PACE's Committee on Legal Affairs and Human Rights is greatly concerned that Sharia law, including provisions clearly contrary to the European Convention on Human Rights, is applied officially or unofficially in several Council of Europe member states, in all or part of their territory.
In particular, it expressed great concern that three Council of Europe member states - Albania, Azerbaijan and Turkey - as well as Jordan, Kyrgyzstan, Morocco and Palestine, whose parliaments enjoy ‘Partner for Democracy’ status with PACE, are signatories to the Cairo Declaration on Human Rights in Islam of 1990.
Although not legally binding, this Declaration “has symbolic value and political significance in terms of human rights policy under Islam” yet it “fails to reconcile Islam with universal human rights, especially insofar as it maintains Sharia law as its unique source of reference” and does not recognise certain rights, the committee said in a resolution adopted today.
The countries concerned should consider withdrawing from the Cairo Declaration. They should make use of all available means to make statements that the 1990 Cairo Declaration has no effect on their domestic legal orders that may be inconsistent with their obligations as Parties to the European Convention on Human Rights, or adopt a formal act which clearly establishes the Convention as a superior source of obligatory binding norms.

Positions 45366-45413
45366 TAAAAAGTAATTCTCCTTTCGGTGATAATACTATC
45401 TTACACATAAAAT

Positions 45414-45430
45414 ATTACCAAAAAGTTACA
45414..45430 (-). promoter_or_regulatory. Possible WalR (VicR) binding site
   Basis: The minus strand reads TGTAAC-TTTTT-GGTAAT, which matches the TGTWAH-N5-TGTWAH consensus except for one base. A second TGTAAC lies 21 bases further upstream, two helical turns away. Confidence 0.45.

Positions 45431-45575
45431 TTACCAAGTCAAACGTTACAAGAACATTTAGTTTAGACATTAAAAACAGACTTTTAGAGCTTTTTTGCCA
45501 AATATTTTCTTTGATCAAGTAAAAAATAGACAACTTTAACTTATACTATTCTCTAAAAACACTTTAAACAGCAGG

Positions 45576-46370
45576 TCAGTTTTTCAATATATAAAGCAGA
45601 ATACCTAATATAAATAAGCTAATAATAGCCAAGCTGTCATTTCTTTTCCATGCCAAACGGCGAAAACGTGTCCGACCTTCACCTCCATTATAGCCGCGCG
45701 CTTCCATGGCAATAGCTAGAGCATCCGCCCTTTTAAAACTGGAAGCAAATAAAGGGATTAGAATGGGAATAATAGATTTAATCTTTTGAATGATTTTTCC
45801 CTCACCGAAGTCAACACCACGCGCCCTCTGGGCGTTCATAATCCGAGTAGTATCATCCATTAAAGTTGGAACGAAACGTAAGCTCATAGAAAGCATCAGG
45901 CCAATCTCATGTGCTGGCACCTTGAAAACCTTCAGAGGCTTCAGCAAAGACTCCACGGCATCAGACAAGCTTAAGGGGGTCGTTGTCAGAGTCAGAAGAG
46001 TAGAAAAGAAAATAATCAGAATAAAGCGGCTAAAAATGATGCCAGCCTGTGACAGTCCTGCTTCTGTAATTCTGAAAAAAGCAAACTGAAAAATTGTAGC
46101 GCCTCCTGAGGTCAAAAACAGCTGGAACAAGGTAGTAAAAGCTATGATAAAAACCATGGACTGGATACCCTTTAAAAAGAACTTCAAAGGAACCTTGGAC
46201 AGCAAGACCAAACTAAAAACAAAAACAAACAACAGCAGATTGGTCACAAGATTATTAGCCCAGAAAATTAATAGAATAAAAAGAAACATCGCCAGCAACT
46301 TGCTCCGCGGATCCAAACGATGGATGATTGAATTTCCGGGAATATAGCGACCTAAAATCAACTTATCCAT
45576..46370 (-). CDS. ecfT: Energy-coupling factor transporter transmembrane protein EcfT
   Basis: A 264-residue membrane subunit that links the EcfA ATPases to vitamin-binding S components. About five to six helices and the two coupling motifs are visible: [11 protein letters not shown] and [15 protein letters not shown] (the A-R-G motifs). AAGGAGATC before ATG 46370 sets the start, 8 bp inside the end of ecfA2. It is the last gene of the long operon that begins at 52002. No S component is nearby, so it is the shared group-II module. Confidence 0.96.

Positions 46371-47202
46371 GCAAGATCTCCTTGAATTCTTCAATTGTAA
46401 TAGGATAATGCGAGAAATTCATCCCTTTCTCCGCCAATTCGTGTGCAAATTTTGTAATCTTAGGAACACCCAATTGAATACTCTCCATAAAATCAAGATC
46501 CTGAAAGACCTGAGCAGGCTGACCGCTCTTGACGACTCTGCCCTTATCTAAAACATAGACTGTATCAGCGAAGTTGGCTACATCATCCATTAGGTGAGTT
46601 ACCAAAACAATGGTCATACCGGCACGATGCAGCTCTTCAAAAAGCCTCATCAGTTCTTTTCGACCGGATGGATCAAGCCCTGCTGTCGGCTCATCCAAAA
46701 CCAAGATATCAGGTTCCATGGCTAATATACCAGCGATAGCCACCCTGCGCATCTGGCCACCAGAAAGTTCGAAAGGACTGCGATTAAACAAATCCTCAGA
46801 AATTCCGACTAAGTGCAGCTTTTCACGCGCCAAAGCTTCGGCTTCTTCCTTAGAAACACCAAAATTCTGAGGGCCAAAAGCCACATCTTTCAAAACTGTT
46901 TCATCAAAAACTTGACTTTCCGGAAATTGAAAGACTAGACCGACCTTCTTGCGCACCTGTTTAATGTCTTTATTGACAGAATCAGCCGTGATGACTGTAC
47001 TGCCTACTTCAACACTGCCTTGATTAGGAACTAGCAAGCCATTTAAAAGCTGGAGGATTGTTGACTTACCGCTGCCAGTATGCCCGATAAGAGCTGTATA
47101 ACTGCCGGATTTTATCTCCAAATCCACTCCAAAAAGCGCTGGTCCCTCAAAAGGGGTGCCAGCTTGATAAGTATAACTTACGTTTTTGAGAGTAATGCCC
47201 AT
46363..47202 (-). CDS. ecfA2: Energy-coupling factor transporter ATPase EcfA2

On the basis of a report by Antonio Gutierrez (Spain, SOC) on “The compatibility of Sharia law with the European Convention on Human Rights: can States Parties to the Convention be signatories to the ‘Cairo Declaration’?”, the committee called on the countries concerned « to protect human rights regardless of religious or cultural practices or traditions. »
The committee also expressed concern at the "judicial" activities of "Sharia Councils" in the United Kingdom. While welcoming the recommendations put forward in the conclusions of the Home Office Independent Review into the Application of Sharia Law in England and Wales, it called on the authorities to ensure that Sharia councils operate within the law, especially as it relates to the prohibition of discrimination against women.
Noting the legislative change in Greece which made the practice of Islamic sharia law in civil and inheritance matters optional for the Muslim minority, the committee called on the Greek authorities to monitor whether this legislative change will be sufficient to satisfy the requirements of the European Convention on Human Rights.